Israeli-born and raised New York City based saxophonist, composer, bandleader and educator Oded Tzur issues his fourth album and second for the ECM label with Isabela, his follow-up to Here Be Dragons. Tzur’s sound on the saxophone is unlike anyone else. That’s because he marries Indian Classical music with jazz and developed a special technique for the saxophone. As a disciple of Hariprasad Chaurasia, a primary educator of that music at the Rotterdam World Music Academy, Tzur developed a saxophone technique that extends the instrument’s microtonal capacity, inspired by Chaurasia’s bansuri playing and other Indian instruments, which he named Middle Path. The technique enables the saxophone to slide between the notes and highlight specific microtones, thereby differentiating it from traditional saxophone playing. Chaurasia once described it by saying: “If a curtain were to be drawn in front of him, no one could tell which instrument was being played.”
Once again joining Tzur are longtime collaborators pianist Nitai Hershkovits, bassist Petros Klampanis and drummer Johnathan Blake, a group that has been together for five years now and intimately know each other’s tendencies. As mentioned, Tzur has carved out an approach, blending raga and jazz in a way where the saxophonist is neither borrowing nor imitating musical idioms from elsewhere, but rather applying a blended concept. Here, Tzur builds a self-fashioned raga in a 36-minute suite-like sequence. The music balances subtle, meditative passages with more aggressive, assertive ones. Tzur says, “It took me a while to develop the courage to also explore the other extreme, see what happens when you follow the explosion at the other end of the dynamic spectrum. For this album I finally felt comfortable to explore the totality of the dynamic range, the silence but also the eruptions, the bright colours.”
Tzur introduces the raga in the opening act “Invocation,” which works like a Chalan in Indian classical music – the skeleton of that outlines the raga’s structure in the briefest way, as a synopsis does a play. A brooding modal phrase from the piano gains support from Blake’s gentle tom-tom touches as Tzur moans over Klampanis’ mournful sounding pizzicato. As with many of the sequences, this pensive introspection shifts to more explorative improvisation. As Tzur opines, a raga goes beyond a set of parameters bound to time signatures or notes: “One way to define a raga is to see it as an abstract personality that’s made of sound. Some musicians would even refer to it as a presence that you have to make come alive. That’s where it’s not a scale anymore, but something so much more than a sequence of notes. In that sense, the blues is exactly like a raga. It has a scale, but it’s not simply a scale. It’s an abstract personality that is so distinct that you can hear one phrase of it and already go: ‘That’s blues’ – like a person you recognize from afar.”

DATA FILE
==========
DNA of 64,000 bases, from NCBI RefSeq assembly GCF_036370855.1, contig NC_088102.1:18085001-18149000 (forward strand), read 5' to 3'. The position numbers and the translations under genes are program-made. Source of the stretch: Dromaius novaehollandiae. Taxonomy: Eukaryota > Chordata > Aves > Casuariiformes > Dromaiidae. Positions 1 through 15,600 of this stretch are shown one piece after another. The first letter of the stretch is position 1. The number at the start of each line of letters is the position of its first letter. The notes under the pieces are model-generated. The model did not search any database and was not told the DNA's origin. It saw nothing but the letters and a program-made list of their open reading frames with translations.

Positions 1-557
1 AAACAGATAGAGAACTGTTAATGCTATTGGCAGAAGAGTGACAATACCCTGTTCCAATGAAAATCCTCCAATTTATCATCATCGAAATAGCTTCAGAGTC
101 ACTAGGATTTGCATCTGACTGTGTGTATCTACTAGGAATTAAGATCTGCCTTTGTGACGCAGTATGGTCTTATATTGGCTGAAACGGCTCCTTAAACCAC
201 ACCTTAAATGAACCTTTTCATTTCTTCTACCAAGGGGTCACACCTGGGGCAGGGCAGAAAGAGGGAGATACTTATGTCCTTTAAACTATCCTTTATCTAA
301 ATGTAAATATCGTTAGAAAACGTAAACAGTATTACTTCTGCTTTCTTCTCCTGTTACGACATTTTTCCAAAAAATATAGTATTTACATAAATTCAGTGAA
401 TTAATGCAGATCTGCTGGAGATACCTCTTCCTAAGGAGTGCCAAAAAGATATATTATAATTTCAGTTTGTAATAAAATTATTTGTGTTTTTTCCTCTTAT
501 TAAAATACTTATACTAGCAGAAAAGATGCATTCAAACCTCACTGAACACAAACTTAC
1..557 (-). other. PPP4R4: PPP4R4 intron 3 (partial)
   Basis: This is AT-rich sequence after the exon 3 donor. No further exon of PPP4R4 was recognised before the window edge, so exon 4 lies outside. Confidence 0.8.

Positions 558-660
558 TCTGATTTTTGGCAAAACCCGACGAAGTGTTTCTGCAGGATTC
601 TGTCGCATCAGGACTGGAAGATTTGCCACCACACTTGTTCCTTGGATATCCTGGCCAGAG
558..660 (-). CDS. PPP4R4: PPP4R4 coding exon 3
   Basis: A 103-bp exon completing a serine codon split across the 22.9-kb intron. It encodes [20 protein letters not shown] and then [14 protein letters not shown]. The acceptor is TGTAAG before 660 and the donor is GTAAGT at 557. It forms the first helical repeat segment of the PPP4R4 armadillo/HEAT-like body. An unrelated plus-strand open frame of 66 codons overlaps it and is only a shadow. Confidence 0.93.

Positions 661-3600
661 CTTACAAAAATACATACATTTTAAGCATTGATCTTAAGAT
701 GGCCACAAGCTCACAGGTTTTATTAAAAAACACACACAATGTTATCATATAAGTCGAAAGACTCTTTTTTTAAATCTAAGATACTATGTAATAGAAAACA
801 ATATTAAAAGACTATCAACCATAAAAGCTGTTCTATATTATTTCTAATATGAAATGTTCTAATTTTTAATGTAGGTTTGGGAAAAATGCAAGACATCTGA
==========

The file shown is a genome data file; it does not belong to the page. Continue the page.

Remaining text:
“Noam” is a folk hymn with Tzur stating the melody from the outset. Hershkovits, joins with a series of shifting ostinatos as Blake brushes subtly, and Klampanis acts as their trustworthy guide. Tzur, as if widely awakening, aggressively begins exchanging lines with his pianist. One can clearly hear the “blues” referenced in Tzur’s aforementioned quote here. Then the rhythm trio engages in a meandering call and response sequence before returning to the initial more meditative theme. “The Lion Turtle” has a gentle, graceful melody first expressed by the pianist, who along with the bassist, are the featured musicians in the first five minutes before the leader joins, following a cascading crescendo from Hershkovits. Tzur’s entry is not forceful unlike the previous piece. Instead, he offers whispers with flutters, trills and murmured notes before developing a more animated stance in his escalating conversation with his pianist.
The title track winds through nearly 11 minutes of an epic journey. Hershkovits and Klampanis begin in quiet, calm dialogue that extends for about four minutes until the theme begins to take shape. The pianist’s notes grow brighter over Blake’s cymbal flourishes before the drummer switches to sticks and builds the momentum for another Tzur relatively calm entrance with sustained notes. His solo increasingly takes on a fierce intensity over an active rhythm section before exiting just shy of the ten-minute mark, leaving his bandmates to find the melody before articulating the closing notes. The closing “Love Song for the Rainy Season” initial Eastern-tinged overtone lyric quickly transforms to an enlivened quartet swinging with a post-bop demeanor. Hershkovits’ solo rides astride the rhythmic section, with Blake at his percolating best before blossoming into an explosive solo. The pianist delivers sweeping chords, signaling the arrival of the leader in the third sequence, making a forceful, Coltrane-like entry, in a bluesy exchange with the pianist and drummer, both of whom are at full throttle.
While Isabela is brief, the stunning array of colors, tempo changes, the use of space, and emotive passages make for a terrific listen. In fact, the brevity is somewhat of a plus, increasing the odds of hitting “repeat.” The alternating moods from pensive to frenetic are captivating, and more creatively crafted than one usually finds, and Tzur allows his bandmates plenty of freedom.
- Jim Hynes